Three dimensional, or 3D, printing is much more impressive than most people realized when they first heard of the process. A 3D printer can function in one of two main ways. In one type of 3D printer, the printer takes a computer rendered image and then cuts out a design from a block of material, usually made out of some type of polymer. This design works similar to high priced C&C routers and is known as a destructive construction process. The reason it is called a destructive process is because, much a like a sculptor working with a block of marble, material is chipped away until the intended design is formed.
The really impressive form of 3D printing involves a process where the print heads create the item through emitting layer after layer of material until the design is complete. Not only can these designs be completely customized one at a time, because no construction run is required, they can also create interlocking pieces at the same time. For example, a 3D printer can print a series of interlocking rings without the need for any break in the metal or joint to link the rings, since they were constructed that way.
As our Boston knee replacement injury attorney can explain, the idea is that 3D printing for joint implants can create a new artificial hip or knee joint that is customized exactly as needed for the patient. If this is done correctly, there should not be any movement in the joint, which is a major reason these devices have tended to fail in the past.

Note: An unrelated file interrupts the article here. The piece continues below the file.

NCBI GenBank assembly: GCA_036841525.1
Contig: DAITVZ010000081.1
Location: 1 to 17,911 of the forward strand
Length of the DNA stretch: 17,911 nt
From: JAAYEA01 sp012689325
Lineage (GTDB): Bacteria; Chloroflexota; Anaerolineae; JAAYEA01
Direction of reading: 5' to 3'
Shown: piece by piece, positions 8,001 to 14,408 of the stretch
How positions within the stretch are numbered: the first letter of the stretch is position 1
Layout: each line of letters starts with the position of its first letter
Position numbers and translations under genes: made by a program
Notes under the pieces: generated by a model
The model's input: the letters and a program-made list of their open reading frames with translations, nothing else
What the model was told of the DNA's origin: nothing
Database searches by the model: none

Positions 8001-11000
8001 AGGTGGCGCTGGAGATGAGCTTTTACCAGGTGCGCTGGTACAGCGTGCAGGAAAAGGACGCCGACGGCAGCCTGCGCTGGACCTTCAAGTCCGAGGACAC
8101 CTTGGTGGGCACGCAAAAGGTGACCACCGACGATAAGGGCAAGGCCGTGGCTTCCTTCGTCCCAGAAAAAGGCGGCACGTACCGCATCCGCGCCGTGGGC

While these techniques may be new and helpful as described in a recent article in the Baltimore Sun, they are still depending on the knee joint being designed properly, and the company having done enough safety testing to determine long-term viability of the artificial knees. As we have seen in the past with defective products from Stryker and other companies, no matter how well a surgeon is able to implant the artificial knee, a defectively designed knee can become loose, fall apart inside a patient, cause extreme pain, and ultimately need to be replaced with another artificial knee.
In come cases, companies have even issued recalls of defective artificial knees. It is hard to imagine being a patient being told their knee is defective and must be replaced. When we think of how angry the Volkswagen Turbo Diesel (TDI) owners are now about having to ultimately get their car recalled, at least they don’t need major surgery to get a new model.
Not only does a victim of a defectively designed knee need a second surgery, they will have to undergo a second recovery period. This means more pain and more missed work. Even if the company will pay for the new knee, who will compensate you for the pain and suffering and missed work? For this reason, your defective knee attorney can file claims for lost wages and pain and suffering in addition to the actual cost of the new surgery.
Call the Boston Law Offices of Jeffrey S. Glassman for a free and confidential appointment — 1-888-367-2900.
Harford surgeon uses 3D technology for knee replacement, September 26, 2015, Baltimore Sun, Bryna Zumer
More Blog Entries:
Knee Reconstruction Market to Exceed $5 Billion by 2020, June 17, 2014, Boston Defective Knee Replacement Injury Lawyer Blog